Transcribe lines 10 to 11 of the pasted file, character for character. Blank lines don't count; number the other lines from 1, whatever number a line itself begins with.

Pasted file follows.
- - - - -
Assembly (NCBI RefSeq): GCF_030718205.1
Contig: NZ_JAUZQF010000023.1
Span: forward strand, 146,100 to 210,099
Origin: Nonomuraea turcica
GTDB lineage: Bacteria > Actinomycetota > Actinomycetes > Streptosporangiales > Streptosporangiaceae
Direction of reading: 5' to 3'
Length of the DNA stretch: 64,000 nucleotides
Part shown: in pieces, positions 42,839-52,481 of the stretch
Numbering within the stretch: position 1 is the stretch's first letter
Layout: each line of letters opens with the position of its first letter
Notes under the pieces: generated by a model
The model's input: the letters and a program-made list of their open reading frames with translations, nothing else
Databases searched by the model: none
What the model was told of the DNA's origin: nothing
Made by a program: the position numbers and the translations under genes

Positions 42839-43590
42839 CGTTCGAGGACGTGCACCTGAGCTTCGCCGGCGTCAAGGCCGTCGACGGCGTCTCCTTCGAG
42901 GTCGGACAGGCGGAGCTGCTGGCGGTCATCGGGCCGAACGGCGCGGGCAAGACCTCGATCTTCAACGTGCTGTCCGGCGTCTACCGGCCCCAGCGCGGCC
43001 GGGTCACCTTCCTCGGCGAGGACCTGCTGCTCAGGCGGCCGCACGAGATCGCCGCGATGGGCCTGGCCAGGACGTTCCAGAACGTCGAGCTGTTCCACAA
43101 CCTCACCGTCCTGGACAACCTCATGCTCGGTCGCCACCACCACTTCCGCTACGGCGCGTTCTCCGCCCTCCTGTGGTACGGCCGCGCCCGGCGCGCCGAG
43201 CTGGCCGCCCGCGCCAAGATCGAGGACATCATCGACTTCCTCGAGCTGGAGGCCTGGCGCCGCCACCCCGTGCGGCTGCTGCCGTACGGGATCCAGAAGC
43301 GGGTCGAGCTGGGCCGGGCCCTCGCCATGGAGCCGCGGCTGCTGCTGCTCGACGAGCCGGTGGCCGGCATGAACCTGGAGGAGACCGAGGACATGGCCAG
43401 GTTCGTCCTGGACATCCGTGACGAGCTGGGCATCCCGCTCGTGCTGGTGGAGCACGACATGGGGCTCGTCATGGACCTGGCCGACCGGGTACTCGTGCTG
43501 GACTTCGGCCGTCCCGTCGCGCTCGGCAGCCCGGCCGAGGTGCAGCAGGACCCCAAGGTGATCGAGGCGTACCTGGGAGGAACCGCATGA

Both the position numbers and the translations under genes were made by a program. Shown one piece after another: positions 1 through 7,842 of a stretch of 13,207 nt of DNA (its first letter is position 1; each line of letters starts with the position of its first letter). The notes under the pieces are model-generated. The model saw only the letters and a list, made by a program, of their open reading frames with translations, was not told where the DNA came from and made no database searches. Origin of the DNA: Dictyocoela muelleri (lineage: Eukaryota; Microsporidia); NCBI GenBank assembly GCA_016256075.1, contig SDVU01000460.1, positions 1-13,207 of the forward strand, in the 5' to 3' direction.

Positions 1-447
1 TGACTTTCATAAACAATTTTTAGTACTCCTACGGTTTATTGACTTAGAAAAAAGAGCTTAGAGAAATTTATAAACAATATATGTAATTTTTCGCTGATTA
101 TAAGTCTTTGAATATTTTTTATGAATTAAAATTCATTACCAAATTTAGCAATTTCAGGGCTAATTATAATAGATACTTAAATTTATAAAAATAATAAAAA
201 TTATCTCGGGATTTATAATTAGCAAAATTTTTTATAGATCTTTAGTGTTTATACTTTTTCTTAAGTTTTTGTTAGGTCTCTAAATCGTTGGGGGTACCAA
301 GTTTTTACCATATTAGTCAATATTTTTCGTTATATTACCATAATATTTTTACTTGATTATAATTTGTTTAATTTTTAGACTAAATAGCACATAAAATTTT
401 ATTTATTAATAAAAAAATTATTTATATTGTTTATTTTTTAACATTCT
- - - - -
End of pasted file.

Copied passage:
Layout: each line of letters opens with the position of its first letter
Notes under the pieces: generated by a model